Pattern and Texture

Pattern refers to the arrangement of discrete objects, which individually are visible distinctly and form some regular arrangement with each other, for example vehicles in a parking lot, fruit trees in an orchard, crop rows, or

FIGURE 5-5 Strong diagonal elements may be utilized for visual emphasis. Fall River Lake, southeastern Kansas, United States. (A) Overview of dam and roads. (B) Closeup view of dam and spillway. Kite aerial photographs by JSA, June 2006.

FIGURE 5-6 The same effect that reveals the famous Nazca lines in Peru tells of men and animals crossing their ways in cars and on foot in northern Burkina Faso. The stones covering the ground surface—pisolith from laterite crusts—are shifted off the beaten track, exposing the light sandy soil beneath. Kite aerial photograph by IM, JBR, and K.-D. Albert, November 2001.

FIGURE 5-6 The same effect that reveals the famous Nazca lines in Peru tells of men and animals crossing their ways in cars and on foot in northern Burkina Faso. The stones covering the ground surface—pisolith from laterite crusts—are shifted off the beaten track, exposing the light sandy soil beneath. Kite aerial photograph by IM, JBR, and K.-D. Albert, November 2001.

FIGURE 5-7 Mulitple sets of cross-cutting linear fractures are exposed in this granite outcrop at Point Pinos on the shore of Monterey Bay, Pacific Grove, California, United States. Vertical kite aerial photograph by SWA and JSA, November 2006.

FIGURE 5-8 Curved linear features. (A) The road and small stream channel marked by trees form parallel diagonal elements that lead the eye from the lower left corner toward the village with mountain backdrop in the upper right corner. Foreslope of the Tatra Mountains, Strane pod Tatrami, northern Slovakia. Kite airphoto by JSA and SWA, August 2007. (B) Meanders of the dry channel of the Cimarron River, southwestern Kansas, United States. Such almost perfectly symmetrical S-shaped curves are rare in nature. Kite airphoto by SWA, November 2006.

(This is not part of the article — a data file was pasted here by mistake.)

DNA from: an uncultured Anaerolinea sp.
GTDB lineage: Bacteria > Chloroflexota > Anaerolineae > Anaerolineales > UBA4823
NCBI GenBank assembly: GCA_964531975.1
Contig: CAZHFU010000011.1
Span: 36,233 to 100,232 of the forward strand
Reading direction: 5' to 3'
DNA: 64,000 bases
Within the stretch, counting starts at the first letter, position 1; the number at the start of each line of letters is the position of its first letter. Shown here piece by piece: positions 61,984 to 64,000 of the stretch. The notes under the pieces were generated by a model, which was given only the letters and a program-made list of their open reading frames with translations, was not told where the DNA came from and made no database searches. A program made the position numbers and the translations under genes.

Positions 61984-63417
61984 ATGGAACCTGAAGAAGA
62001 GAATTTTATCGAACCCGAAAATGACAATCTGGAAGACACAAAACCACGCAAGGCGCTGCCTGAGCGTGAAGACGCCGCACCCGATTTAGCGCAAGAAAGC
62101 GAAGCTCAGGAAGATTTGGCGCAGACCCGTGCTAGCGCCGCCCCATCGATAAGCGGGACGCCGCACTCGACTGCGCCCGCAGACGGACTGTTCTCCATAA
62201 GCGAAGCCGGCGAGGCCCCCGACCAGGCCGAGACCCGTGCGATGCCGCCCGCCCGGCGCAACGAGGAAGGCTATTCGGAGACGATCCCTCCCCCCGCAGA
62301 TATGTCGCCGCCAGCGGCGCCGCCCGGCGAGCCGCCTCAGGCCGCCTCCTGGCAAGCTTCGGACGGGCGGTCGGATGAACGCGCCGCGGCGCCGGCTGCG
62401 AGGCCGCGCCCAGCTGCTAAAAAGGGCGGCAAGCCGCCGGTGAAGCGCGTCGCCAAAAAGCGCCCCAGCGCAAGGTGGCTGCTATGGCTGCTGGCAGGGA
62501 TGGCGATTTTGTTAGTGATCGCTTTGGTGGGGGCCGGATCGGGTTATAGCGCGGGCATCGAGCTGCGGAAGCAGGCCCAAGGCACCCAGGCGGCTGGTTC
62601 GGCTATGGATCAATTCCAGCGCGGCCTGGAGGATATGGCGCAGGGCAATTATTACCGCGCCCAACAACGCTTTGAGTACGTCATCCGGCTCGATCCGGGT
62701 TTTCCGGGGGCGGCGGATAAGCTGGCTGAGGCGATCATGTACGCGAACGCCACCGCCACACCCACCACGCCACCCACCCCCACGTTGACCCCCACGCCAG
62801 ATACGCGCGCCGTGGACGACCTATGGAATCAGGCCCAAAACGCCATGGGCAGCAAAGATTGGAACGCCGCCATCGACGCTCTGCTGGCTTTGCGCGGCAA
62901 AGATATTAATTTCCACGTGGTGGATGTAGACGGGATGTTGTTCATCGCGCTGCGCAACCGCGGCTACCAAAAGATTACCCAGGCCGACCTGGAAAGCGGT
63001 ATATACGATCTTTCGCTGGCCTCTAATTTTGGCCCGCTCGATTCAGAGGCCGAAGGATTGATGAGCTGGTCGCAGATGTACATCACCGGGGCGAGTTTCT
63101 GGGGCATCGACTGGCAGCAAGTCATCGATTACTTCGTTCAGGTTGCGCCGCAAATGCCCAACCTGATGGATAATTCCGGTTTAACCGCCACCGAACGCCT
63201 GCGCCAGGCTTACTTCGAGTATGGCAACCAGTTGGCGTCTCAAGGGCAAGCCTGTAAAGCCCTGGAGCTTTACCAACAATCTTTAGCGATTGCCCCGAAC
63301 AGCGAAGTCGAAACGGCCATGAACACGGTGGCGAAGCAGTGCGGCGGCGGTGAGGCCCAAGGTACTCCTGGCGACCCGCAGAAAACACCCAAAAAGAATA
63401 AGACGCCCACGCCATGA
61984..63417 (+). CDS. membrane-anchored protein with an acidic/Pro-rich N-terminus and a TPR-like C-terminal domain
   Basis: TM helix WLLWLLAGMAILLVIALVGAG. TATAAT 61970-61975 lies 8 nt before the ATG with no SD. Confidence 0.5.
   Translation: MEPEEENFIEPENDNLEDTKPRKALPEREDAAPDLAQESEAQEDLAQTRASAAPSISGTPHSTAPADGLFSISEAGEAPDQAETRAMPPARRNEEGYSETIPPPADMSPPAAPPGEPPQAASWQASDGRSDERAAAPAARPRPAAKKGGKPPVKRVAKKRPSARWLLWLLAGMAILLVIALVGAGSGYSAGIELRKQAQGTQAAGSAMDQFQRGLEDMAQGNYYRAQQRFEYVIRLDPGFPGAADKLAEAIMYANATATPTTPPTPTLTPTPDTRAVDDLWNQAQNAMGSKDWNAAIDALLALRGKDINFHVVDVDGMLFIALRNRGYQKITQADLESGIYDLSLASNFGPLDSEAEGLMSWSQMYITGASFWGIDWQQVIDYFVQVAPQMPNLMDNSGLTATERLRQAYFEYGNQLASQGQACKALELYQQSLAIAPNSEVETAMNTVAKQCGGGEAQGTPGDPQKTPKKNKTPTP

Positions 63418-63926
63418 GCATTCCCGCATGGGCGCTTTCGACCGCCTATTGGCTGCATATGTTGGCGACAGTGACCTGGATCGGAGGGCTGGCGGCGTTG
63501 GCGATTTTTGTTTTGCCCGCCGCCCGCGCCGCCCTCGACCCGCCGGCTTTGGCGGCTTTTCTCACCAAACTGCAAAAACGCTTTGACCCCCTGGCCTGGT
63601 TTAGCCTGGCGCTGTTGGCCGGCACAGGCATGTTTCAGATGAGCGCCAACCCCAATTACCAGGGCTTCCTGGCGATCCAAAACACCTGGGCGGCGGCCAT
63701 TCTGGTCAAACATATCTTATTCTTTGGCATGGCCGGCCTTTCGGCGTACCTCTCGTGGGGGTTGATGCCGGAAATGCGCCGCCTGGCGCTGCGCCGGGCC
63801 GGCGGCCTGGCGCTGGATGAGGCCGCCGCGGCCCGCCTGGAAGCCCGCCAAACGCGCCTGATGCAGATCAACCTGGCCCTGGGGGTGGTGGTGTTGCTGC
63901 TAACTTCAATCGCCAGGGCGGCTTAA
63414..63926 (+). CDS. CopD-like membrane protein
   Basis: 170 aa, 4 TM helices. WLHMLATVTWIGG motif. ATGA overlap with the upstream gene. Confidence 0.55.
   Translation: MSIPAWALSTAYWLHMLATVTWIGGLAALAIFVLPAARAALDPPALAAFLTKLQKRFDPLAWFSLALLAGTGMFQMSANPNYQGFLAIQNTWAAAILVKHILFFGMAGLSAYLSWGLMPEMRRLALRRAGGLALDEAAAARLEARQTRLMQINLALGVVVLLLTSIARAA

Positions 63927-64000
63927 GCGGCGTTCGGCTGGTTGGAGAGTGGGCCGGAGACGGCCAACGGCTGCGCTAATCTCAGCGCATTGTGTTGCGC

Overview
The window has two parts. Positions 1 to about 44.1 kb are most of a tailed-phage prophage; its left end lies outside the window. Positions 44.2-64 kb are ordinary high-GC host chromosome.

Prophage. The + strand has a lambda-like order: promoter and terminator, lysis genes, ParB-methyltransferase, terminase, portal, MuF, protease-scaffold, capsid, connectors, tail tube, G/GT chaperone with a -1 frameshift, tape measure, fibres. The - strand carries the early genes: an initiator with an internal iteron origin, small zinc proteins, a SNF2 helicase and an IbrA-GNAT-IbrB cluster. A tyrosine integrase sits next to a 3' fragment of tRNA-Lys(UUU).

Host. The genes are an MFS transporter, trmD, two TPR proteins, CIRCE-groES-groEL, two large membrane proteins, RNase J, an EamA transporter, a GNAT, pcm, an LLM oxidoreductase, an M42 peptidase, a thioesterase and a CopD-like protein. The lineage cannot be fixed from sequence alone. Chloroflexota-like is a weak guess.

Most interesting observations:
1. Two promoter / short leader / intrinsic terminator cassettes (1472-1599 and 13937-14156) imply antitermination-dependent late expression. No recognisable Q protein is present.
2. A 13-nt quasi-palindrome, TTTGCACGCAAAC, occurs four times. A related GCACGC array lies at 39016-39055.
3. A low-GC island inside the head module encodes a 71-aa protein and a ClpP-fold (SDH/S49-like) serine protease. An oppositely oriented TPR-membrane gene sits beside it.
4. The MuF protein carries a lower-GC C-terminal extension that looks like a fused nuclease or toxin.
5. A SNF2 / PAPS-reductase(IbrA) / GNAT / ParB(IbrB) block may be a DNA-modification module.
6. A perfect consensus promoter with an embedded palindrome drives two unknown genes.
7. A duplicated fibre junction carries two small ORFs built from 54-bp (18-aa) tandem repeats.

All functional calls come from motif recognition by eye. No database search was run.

FIGURE 5-8 Curved linear features. (A) The road and small stream channel marked by trees form parallel diagonal elements that lead the eye from the lower left corner toward the village with mountain backdrop in the upper right corner. Foreslope of the Tatra Mountains, Strane pod Tatrami, northern Slovakia. Kite airphoto by JSA and SWA, August 2007. (B) Meanders of the dry channel of the Cimarron River, southwestern Kansas, United States. Such almost perfectly symmetrical S-shaped curves are rare in nature. Kite airphoto by SWA, November 2006.

FIGURE 5-9 The edge of a table mountain topped with remains of a thick laterite crust acts as a foreground element in this oblique airphoto taken in Burkina Faso's Sahel. The change of colors between the inselberg and the glacis in the background additionally increase the depth effect. Kite aerial photograph by IM, JBR, and K.-D. Albert, November 2001.

FIGURE 5-9 The edge of a table mountain topped with remains of a thick laterite crust acts as a foreground element in this oblique airphoto taken in Burkina Faso's Sahel. The change of colors between the inselberg and the glacis in the background additionally increase the depth effect. Kite aerial photograph by IM, JBR, and K.-D. Albert, November 2001.